RESPA: How to Understand The Homebuyer's Ally

RESPA could be your best friend if you are planning to buy a home.

Buying a home? Applying for a mortgage loan? Then RESPA is your best friend.

The Real Estate Settlement Procedures Act - better known by its acronym RESPA - is a statute designed to protect homebuyers who borrow mortgage money on their way to buying a home. Enforced by the U.S. Department of Housing and Urban Development, RESPA requires that lenders provide buyers certain disclosures throughout the buying process, disclosures that spell out exactly how much buyers are paying and what they are paying for.

The goal is to make sure that buyers are informed throughout the often complicated process of buying a home and applying for a mortgage loan. RESPA also forbids kickbacks and other illegal schemes that could artificially drive up the price of applying for a mortgage loan.

"RESPA is an important tool for anyone who is buying a home," said Marcus McCue, senior vice president at Guardian Mortgage Company. "Lenders are required to follow this statute. It's a way to prevent home buyers from overpaying for the services that go into originating a mortgage loan. It's certainly a tool that buyers need to know about before applying or shopping for a mortgage loan."

Guardian Mortgage Company offers a free 40-page handbook (http://scr.bi/FreeGuardianHandbook) for homebuyers to help them navigate the entire mortgage process. Page 23 of the handbook offers an in-depth look at RESPA and the protections that it provides.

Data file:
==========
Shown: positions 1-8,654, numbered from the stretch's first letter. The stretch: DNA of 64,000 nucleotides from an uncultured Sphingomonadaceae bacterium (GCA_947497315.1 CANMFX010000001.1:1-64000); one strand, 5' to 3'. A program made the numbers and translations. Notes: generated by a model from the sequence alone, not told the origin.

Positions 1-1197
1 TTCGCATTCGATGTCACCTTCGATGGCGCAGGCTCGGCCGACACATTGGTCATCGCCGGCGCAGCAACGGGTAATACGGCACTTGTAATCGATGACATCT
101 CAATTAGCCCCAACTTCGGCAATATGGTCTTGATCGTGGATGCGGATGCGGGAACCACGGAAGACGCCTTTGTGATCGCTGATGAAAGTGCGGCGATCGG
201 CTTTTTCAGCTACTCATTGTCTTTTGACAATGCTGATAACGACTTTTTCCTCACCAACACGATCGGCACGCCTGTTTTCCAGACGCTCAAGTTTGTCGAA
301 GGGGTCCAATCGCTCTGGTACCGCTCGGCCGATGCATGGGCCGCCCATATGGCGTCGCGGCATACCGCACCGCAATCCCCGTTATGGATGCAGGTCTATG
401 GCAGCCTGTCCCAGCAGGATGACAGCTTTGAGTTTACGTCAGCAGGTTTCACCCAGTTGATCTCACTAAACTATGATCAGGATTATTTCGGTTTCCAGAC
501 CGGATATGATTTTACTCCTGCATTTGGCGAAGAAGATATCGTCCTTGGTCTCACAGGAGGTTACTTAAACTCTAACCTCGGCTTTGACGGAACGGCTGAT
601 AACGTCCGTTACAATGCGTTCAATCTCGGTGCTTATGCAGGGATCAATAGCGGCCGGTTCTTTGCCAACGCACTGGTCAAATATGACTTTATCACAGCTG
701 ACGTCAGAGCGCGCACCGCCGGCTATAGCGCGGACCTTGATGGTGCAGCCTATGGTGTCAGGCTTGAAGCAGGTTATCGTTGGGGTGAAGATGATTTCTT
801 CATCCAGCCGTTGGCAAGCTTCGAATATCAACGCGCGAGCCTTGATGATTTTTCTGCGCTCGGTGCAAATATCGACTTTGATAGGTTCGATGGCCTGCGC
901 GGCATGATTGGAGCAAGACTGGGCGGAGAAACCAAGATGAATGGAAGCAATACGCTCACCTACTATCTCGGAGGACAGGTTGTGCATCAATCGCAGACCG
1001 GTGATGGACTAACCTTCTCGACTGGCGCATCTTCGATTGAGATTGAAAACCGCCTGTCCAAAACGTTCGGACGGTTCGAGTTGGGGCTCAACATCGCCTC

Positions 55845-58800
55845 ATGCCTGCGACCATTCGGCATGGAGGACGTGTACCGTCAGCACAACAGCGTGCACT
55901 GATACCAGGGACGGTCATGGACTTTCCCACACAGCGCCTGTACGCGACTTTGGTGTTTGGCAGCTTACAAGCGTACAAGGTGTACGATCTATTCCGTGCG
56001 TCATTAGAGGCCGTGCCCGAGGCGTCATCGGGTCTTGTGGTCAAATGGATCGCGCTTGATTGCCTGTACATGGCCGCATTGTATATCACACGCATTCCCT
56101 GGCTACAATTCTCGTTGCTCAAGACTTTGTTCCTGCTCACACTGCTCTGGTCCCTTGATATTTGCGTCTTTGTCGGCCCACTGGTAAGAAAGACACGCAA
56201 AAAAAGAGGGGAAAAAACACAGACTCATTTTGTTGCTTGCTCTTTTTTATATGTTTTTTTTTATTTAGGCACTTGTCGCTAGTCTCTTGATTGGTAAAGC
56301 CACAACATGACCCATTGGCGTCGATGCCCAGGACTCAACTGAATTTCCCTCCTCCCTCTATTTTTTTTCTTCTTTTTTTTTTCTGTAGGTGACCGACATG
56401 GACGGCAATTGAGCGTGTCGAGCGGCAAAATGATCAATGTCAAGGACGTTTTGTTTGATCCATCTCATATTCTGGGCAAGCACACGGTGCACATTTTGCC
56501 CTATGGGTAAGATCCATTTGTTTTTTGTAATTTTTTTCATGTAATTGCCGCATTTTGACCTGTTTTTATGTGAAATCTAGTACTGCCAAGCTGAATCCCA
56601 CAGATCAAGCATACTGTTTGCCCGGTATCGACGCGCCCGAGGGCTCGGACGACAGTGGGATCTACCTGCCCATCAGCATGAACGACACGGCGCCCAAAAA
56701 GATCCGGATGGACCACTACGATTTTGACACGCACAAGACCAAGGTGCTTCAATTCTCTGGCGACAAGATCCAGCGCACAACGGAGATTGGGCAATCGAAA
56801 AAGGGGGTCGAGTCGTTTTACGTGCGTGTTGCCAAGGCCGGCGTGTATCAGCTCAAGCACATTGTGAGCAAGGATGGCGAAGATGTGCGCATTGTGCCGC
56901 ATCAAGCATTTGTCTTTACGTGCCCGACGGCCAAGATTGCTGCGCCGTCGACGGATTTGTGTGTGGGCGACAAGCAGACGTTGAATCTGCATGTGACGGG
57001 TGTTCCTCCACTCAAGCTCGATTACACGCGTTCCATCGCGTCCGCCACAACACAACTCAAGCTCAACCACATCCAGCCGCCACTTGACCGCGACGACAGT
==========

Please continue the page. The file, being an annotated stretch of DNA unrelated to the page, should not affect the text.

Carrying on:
As Guardian spells out, RESPA provides consumers with the right to shop for the best loan and to compare the charges of different mortgage brokers and lenders.

Under RESPA, lenders must inform buyers about the total cost of their loans, including the interest rate, points and other fees. RESPA also guarantees that buyers have the right to ask for a Good Faith Estimate, an estimate of all the loan and settlement charges that they'll face. Consumers have the right to ask for this before they agree to a mortgage loan or pay any fees.

Consumers have the right to know which fees are non-refundable if they should decide to cancel their loan agreements, and have the right to ask their mortgage brokers to explain exactly what these brokers will do for them.

RESPA states that buyers have the right to know how much their brokers are getting paid by them and by the lenders that are originating their loans. Under the statute, consumers also have the right to ask questions about any charges or loan terms that they don't understand.

Under RESPA, lenders are not allowed to make credit decisions based on applicants' race, color, religion, national origin, sex, marital status, age or whether applicants receive any income from public assistance.

Consumers have the right to know the reasons why their loan applications were rejected and the right to ask for the settlement-costs booklet "Buying Your Home," a booklet prepared by the U.S. Department of Housing and Urban Development.

If you'd like to learn more about RESPA and other mortgage matters, click on http://scr.bi/FreeGuardianHandbook to download your copy of the complete 40-page handbook. No information is required.

Categories:

Finance